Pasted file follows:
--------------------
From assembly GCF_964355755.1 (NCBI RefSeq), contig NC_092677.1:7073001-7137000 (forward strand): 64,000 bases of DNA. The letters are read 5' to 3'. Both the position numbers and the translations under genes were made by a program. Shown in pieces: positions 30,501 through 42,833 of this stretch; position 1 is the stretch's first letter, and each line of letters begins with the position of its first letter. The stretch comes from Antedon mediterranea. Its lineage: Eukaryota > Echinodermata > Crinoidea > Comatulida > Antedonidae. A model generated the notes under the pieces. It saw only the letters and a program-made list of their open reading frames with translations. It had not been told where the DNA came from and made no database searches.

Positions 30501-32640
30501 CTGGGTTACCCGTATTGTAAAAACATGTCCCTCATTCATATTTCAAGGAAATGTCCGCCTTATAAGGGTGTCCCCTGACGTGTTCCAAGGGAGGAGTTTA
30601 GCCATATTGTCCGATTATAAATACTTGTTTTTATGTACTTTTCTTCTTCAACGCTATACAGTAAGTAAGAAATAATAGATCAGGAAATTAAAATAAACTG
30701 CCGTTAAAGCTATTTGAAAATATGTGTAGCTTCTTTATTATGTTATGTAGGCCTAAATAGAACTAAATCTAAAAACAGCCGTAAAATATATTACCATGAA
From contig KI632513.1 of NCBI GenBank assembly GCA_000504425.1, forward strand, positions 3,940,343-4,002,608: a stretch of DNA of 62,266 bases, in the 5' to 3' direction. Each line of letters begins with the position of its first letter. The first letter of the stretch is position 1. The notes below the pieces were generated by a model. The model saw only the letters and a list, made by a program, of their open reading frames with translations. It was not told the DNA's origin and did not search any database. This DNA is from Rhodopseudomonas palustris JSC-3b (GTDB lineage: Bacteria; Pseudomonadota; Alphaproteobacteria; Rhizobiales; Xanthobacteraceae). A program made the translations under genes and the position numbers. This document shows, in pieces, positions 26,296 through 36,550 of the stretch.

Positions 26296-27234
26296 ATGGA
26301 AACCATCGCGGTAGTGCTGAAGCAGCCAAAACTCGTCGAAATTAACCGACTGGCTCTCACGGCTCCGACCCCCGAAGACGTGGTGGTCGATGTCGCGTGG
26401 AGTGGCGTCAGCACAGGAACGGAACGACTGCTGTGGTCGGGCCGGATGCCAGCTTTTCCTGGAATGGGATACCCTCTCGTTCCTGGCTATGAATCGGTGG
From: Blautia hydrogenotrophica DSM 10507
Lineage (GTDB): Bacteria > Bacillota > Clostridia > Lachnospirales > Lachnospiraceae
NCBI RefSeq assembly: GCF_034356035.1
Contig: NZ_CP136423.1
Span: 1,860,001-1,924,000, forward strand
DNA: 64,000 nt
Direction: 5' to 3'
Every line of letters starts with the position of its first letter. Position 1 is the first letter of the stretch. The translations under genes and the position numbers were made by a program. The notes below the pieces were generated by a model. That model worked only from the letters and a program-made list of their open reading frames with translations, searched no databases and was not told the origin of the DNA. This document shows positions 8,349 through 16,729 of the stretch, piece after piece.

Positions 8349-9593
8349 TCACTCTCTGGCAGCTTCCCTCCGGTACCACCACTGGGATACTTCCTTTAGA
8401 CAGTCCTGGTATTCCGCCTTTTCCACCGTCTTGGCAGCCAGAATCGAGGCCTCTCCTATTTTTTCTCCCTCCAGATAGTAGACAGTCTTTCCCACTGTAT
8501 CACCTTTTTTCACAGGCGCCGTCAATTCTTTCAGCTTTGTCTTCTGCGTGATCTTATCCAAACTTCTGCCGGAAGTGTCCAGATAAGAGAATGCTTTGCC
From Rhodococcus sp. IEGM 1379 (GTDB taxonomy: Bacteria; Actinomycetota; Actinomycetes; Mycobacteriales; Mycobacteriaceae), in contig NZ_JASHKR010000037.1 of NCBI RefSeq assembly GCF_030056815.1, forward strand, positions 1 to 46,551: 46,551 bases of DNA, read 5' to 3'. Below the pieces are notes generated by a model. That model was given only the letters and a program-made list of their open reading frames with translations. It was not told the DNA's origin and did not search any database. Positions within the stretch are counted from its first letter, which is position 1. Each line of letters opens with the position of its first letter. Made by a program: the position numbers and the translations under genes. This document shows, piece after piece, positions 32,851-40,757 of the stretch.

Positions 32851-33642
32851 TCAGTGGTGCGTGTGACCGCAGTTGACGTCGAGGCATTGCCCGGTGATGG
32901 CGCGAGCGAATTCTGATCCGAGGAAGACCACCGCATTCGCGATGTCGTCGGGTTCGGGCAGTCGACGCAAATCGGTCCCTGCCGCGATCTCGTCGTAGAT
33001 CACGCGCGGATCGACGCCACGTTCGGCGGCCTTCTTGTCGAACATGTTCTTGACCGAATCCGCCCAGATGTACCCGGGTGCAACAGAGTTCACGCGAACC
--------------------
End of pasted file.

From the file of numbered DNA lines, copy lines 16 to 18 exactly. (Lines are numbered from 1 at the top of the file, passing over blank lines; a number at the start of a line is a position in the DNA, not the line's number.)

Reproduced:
DNA: 64,000 nt
Direction: 5' to 3'
Every line of letters starts with the position of its first letter. Position 1 is the first letter of the stretch. The translations under genes and the position numbers were made by a program. The notes below the pieces were generated by a model. That model worked only from the letters and a program-made list of their open reading frames with translations, searched no databases and was not told the origin of the DNA. This document shows positions 8,349 through 16,729 of the stretch, piece after piece.